Text: S.637 — 116th Congress (2019-2020)All Information (Except Text)

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Introduced in Senate (02/28/2019)


116th CONGRESS
1st Session
S. 637


To prohibit price gouging in the sale of drugs.


IN THE SENATE OF THE UNITED STATES

February 28, 2019

Mr. Blumenthal (for himself, Mr. Merkley, Ms. Harris, Ms. Klobuchar, Mr. Schatz, and Mr. Sanders) introduced the following bill; which was read twice and referred to the Committee on Health, Education, Labor, and Pensions


A BILL

To prohibit price gouging in the sale of drugs.

Be it enacted by the Senate and House of Representatives of the United States of America in Congress assembled,

SECTION 1. Short title.

This Act may be cited as the “Combatting Unreasonable Rises and Excessively High Drug Prices Act” or the “CURE High Drug Prices Act”.

SEC. 2. Definitions.

In this Act:

(1) AVERAGE MANUFACTURER PRICE.—The term “average manufacturer price”—

(A) has the meaning given the term in section 1927(k) of the Social Security Act (42 U.S.C. 1396r–8(k)); or

(B) with respect to a drug for which there is no average manufacturer price as so defined, means the wholesale acquisition cost of the drug.

(2) DRUG.—The term “drug”—

(A) has the meaning given the term in section 201 of the Federal Food, Drug, and Cosmetic Act (21 U.S.C. 321); and

(B) includes biological products, as defined in section 351 of the Public Health Service Act (42 U.S.C. 262).

(3) FEDERAL HEALTH CARE PROGRAM.—The term “Federal health care program” has the meaning given the term in section 1128B(f) of the Social Security Act (42 U.S.C. 1320a–7b(f)).

(4) MANUFACTURER.—The term “manufacturer” means a person—

(A) that holds the application for a drug approved under section 505 of the Federal Food, Drug, and Cosmetic Act (21 U.S.C. 355) or the license issued under section 351 of the Public Health Service Act (42 U.S.C. 262); or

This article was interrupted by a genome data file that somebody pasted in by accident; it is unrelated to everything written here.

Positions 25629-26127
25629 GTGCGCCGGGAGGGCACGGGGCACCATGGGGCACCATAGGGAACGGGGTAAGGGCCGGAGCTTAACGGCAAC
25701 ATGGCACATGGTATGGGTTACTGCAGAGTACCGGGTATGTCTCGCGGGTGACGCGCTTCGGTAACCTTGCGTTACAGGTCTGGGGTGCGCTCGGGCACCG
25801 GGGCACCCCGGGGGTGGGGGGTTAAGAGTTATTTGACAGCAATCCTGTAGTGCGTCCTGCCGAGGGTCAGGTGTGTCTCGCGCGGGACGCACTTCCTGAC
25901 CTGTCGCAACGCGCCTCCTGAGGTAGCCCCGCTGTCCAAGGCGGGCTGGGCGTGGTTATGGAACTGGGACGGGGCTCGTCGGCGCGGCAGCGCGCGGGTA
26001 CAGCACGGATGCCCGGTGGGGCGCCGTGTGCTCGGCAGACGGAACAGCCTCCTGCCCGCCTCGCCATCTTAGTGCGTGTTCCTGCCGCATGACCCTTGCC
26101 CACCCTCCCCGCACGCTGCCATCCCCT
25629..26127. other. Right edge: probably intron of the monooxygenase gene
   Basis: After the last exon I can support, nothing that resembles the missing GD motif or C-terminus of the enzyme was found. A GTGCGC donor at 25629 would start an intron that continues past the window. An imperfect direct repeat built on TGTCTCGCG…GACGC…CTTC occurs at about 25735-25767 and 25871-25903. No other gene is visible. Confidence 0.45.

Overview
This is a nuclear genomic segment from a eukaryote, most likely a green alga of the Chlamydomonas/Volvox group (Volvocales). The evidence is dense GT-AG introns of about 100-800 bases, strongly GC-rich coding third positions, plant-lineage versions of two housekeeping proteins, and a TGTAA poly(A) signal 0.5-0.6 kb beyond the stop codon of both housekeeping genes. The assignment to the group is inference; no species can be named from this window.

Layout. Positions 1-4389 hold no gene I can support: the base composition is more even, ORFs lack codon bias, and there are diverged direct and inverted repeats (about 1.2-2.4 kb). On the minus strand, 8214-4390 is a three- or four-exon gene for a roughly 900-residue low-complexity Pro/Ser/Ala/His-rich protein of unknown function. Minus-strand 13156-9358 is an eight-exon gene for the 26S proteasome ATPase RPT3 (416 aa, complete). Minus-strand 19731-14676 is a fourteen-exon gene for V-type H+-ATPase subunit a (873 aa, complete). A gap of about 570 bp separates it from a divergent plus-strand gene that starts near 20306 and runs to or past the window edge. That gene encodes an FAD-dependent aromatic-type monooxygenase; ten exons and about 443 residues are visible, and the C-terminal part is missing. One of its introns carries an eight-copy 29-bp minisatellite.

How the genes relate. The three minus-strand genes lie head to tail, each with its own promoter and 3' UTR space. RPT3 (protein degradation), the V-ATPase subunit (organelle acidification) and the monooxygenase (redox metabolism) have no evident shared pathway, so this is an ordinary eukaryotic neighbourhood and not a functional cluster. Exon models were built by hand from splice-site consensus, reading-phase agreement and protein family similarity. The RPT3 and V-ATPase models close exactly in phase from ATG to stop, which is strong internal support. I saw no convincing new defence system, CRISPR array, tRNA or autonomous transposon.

(B) who is responsible for setting the price for the drug.

(5) PRICE GOUGING.—The term “price gouging” means an increase in the average manufacturer price of a qualifying drug that—

(A) is in substantial excess of an amount that could be reasonably justified by an increase in cost of producing the drug or by an increase in cost due to appropriate expansion of access to the drug to promote public health; and

(B) that because of insufficient competition in the marketplace, consumers cannot reasonably avoid.

(6) QUALIFYING DRUG.—The term “qualifying drug” means any drug, including a combination product whose primary mode of action is determined under section 503(g) of the Federal Food, Drug, and Cosmetic Act (21 U.S.C. 353(g)) to be that of a drug, that—

(A) is subject to section 503(b)(1) of the Federal Food, Drug, and Cosmetic Act (21 U.S.C. 353(b)(1)); and

(B) is covered by a Federal health care program.

(7) SECRETARY.—The term “Secretary” means the Secretary of Health and Human Services.

SEC. 3. Price gouging prohibited.

(a) In general.—A manufacturer shall not engage in price gouging in the sale of a qualifying drug.

(b) Presumption.—Price gouging shall be presumed if the average manufacturer price has increased—

(1) 10 percent or more within the previous 12-month period;

(2) 20 percent or more in the previous 36-month period; or

(3) 30 percent or more within the previous 60-month period.

(c) Notice by Secretary.—The Secretary shall notify the manufacturer of an increase, within the previous 2 years, in the average manufacturer price of a qualifying drug the Secretary has reason to believe constitutes price gouging, by sending notice to the manufacturer, requesting a statement of justification for the increase, which may include—